Make Your Move
With camerawork and editing that allows us to truly enjoy the footwork of its stars, "Make Your Move" is a vibrant, fun dance movie.
* This filmography is not intended to be a comprehensive list of this artist’s work. Instead it reflects the films this person has been involved with that have been reviewed on this site.
R. Crumb Illustrates the Religious Experience of Philip K. Dick; Hugh Laurie's Los Angeles; 15 Things You Absolutely Must Know About Social Media Or Your Face Will Melt Off and Get Eaten by Goats; the portraits of Julia Margaret Cameron; that Cylie Myrus girl rubbed against stuff on the teevee, we heard tell; Breaking Bad "Buried" analyzed in terms of light and shadow; Mercedes kills Hitler.
At their big D23 Expo event, Disney unleashed some stars and a lot of tantalizing info about live action films.
Marie writes: the great Ray Harryhausen, the monster innovator and Visual Effects legend, passed away Tuesday May 7, 2013 in London at the age of 92. As accolades come pouring in from fans young and old, and obituaries honor his achievements, I thought club members would enjoy remembering what Harry did best.
Marie writes: Intrepid club member Sandy Khan has sent us the following awesome find, courtesy of a pal in Belgium who'd first shared it with her. "Got Muck?" was filmed by diver Khaled Sultani (Emirates Diving Association's (EDA) in the Lembeh Strait, off the island coast of Sulawesi in Indonesia. Camera: Sony Cx550 using Light & Motion housing and sola lights. Song: "man with the movie camera" by cinematic orchestra.
Marie writes: Intrepid club member Sandy Kahn came upon the following recipe and wisely showed it to me, so that I might share it in turn with all of you. Behold the morning chocolate cookie - a healthy breakfast treat loaded with good stuff; like fiber and imported French chocolate.
Marie writes: As I'm sure readers are aware, the 2012 Summer Olympics in London are now underway! Meanwhile, the opening ceremony by Danny Boyle continues to solicit comments; both for against. (Click image to enlarge.)
Marie writes: my art pal Siri Arnet sent me following - and holy cow! "Japanese artist Takanori Aiba has taken bonsai trees, food packaging, and even a tiny statue of the Michelin Man and constructed miniature metropolises around these objects, thus creating real-life Bottled Cities of Kandor. Explains Aiba of his artwork:"My source of creations are my early experience of bonsai making and maze illustration. These works make use of an aerial perspective, which like the diagram for a maze shows the whole from above (the macro view) while including minute details (the micro view). If you explore any small part of my works, you find amazing stories and some unique characters." ( click to enlarge.)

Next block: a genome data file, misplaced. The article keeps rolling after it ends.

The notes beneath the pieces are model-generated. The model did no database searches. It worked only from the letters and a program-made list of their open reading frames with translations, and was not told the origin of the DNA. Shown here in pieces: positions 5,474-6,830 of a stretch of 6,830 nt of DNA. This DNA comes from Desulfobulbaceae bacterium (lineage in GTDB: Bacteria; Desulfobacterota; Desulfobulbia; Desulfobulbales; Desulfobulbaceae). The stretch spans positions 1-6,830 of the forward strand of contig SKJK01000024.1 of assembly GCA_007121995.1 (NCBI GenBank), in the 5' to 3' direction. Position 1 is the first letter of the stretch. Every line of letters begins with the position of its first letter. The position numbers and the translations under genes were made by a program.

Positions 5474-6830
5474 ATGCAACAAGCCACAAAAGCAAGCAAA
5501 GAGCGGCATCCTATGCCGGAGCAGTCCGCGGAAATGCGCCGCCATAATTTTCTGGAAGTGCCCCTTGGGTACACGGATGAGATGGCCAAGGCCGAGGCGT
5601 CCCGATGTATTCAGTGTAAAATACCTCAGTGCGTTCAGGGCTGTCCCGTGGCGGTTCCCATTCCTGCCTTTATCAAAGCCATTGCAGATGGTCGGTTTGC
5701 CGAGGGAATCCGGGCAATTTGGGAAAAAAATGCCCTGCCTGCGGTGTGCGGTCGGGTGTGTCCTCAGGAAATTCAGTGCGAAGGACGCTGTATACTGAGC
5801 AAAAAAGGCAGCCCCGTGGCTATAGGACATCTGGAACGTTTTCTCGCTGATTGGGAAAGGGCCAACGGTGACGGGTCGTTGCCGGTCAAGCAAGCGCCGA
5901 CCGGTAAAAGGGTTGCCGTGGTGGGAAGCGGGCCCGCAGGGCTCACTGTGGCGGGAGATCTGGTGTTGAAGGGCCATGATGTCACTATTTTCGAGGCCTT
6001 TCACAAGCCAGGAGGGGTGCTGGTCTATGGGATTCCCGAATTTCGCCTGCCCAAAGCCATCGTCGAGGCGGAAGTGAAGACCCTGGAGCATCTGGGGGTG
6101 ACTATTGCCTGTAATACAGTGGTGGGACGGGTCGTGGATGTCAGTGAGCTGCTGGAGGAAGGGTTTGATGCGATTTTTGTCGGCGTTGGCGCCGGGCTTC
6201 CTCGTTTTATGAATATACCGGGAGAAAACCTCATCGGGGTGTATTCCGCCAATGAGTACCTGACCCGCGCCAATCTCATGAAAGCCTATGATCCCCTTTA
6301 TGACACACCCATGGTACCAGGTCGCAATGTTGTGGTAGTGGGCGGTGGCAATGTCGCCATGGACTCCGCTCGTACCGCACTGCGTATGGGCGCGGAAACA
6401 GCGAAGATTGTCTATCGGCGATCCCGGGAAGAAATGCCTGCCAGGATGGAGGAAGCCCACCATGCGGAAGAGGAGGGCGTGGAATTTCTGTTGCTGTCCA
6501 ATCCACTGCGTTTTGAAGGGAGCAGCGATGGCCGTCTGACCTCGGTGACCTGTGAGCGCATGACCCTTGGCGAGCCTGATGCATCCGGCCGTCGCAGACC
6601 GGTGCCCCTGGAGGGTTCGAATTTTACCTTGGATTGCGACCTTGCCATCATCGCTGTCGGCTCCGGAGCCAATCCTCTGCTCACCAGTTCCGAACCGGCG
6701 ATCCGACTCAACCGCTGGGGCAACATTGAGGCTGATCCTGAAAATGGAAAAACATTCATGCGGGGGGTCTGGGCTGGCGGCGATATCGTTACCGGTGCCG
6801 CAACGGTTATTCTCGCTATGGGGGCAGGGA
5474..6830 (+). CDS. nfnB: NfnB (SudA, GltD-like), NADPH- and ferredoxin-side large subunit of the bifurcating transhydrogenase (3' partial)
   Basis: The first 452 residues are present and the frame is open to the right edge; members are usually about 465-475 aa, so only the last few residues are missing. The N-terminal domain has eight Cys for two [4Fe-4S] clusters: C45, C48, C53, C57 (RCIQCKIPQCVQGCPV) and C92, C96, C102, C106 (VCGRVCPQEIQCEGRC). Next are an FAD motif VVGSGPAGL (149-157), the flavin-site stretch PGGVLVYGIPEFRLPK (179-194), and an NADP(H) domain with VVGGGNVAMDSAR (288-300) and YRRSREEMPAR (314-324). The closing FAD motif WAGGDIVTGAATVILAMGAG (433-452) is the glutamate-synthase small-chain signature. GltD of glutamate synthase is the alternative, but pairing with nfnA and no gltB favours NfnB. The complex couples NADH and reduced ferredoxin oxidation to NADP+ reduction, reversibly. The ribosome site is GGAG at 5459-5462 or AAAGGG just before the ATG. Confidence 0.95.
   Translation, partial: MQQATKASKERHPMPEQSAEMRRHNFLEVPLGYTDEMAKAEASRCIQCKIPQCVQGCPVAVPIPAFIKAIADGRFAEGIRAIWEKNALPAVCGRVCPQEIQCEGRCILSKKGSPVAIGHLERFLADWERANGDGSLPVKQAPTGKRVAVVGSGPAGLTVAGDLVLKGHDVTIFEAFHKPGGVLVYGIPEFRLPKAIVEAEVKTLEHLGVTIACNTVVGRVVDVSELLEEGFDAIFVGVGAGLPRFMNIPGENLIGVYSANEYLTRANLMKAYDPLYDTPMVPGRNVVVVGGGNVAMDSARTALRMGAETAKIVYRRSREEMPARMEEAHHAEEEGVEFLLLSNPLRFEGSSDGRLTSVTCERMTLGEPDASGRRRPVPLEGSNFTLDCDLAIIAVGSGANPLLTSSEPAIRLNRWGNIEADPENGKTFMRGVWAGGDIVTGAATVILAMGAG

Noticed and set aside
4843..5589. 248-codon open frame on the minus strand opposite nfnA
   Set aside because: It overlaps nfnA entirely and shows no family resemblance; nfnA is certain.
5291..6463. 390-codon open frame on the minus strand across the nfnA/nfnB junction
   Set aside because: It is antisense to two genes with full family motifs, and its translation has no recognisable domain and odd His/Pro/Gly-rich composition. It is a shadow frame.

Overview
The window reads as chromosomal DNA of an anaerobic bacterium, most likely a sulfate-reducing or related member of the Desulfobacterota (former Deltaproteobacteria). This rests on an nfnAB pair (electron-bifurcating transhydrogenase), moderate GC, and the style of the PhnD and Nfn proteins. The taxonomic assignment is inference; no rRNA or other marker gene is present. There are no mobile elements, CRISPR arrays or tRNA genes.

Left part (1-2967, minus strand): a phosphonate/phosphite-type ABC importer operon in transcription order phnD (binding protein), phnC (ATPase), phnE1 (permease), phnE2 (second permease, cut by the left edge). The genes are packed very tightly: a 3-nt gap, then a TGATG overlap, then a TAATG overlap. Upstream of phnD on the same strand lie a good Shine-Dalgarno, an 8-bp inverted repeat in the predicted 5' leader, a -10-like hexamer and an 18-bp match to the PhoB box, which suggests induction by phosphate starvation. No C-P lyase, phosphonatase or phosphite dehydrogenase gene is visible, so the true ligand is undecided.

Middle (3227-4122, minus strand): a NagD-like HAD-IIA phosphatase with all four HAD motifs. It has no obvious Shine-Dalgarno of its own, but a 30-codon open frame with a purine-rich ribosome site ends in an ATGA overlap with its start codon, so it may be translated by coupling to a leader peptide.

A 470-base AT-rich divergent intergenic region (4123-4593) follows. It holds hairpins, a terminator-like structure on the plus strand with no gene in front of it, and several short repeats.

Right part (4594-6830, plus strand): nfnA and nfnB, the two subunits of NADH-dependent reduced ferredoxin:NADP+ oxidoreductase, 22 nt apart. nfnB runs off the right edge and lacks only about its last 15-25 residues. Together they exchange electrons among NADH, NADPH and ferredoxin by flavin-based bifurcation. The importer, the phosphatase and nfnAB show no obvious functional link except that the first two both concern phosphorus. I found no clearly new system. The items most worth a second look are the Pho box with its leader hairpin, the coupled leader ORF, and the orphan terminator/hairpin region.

"I believe that if, at the end, according to our abilities, we have done something to make others a little happier, and something to make ourselves a little happier, that is about the best we can do. To make others less happy is a crime. To make ourselves unhappy is where all crime starts. We must try to contribute joy to the world. That is true no matter what our problems, our health, our circumstances. We must try. I didn't always know this, and am happy I lived long enough to find it out." - from LIFE ITSELF
(click image to enlarge)
Marie writes: allow me to introduce you to Travel Photographer, founded by Chris and Karen Coe in 2003 and their annual contest "Travel Photographer of the Year".After years spent working in the travel industry as a professional photographer and finding it was mostly conventional images making it into print, Chris decided to create a way to showcase great travel photography and broaden people's perception of what it can encompass - namely, that it can be much, much more than a pretty postcard image.The contest is open to one and all; amateur and professional photographers compete alongside each other. Entrants are judged solely on the quality of their photographs. There's a special competition to encourage young photographers aged 18 and under; Young Travel Photographer of the Year. The youngest entrant to date was aged just five, the oldest 88. The competition is judged by a panel of photographic experts, including renowned photographers, picture buyers, editor and technical experts.And the 2010 winners have now been announced. Here's a few random photos to wet your appetite - then you can scroll through the amazing winners gallery!
Enal is around 6 years old and knows this shark well - it lives in a penned off area of ocean beneath his stilted house in Wangi, Indonesia. Photo: James Morgan, UK (Portfolio Encounters: Winner 2010) [note: click images to enlarge]